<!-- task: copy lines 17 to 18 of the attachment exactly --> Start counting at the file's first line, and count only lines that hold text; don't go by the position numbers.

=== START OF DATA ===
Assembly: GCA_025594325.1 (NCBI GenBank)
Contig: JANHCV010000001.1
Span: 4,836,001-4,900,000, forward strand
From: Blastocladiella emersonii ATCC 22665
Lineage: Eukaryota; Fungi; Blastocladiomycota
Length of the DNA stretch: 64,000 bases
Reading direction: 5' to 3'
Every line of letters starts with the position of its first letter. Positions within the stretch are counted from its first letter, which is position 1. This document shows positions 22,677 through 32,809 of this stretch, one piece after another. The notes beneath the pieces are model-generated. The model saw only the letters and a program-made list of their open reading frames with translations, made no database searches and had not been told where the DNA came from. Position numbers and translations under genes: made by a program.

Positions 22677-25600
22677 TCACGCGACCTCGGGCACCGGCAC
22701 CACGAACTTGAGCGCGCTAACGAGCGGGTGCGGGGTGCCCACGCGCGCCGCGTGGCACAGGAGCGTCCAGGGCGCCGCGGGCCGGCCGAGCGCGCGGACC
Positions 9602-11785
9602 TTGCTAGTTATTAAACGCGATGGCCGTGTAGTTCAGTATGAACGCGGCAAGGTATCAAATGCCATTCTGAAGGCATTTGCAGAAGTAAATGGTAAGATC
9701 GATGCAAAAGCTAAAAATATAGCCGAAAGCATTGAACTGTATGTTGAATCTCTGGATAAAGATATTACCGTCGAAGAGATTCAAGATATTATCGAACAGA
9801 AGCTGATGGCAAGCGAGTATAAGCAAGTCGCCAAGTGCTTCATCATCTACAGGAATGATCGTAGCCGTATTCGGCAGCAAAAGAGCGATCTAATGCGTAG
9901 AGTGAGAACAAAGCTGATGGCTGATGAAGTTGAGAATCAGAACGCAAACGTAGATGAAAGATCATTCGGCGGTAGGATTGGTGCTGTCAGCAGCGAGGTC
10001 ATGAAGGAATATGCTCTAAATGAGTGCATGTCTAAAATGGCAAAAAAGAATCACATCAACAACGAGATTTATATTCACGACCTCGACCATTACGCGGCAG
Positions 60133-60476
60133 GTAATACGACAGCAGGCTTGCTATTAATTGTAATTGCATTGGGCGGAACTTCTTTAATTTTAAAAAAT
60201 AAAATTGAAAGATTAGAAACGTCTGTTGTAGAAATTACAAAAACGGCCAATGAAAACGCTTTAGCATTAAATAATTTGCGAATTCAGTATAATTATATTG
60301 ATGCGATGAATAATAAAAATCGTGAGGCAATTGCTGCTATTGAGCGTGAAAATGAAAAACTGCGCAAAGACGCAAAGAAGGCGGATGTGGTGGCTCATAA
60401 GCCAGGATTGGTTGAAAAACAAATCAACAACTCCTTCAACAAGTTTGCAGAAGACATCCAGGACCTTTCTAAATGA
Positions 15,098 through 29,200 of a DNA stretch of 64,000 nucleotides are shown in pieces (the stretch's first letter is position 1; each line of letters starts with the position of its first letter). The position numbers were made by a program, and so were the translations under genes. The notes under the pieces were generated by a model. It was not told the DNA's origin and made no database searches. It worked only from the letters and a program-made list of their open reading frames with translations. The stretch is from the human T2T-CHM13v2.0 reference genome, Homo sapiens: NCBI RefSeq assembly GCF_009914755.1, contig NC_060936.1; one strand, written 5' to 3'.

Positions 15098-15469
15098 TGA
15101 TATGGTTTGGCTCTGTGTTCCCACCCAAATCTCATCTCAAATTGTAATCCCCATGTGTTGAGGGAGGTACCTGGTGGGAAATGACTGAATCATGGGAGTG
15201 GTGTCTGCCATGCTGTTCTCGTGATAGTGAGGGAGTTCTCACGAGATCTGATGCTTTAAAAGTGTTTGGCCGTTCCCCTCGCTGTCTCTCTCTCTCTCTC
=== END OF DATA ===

10001 ATGAAGGAATATGCTCTAAATGAGTGCATGTCTAAAATGGCAAAAAAGAATCACATCAACAACGAGATTTATATTCACGACCTCGACCATTACGCGGCAG
Positions 60133-60476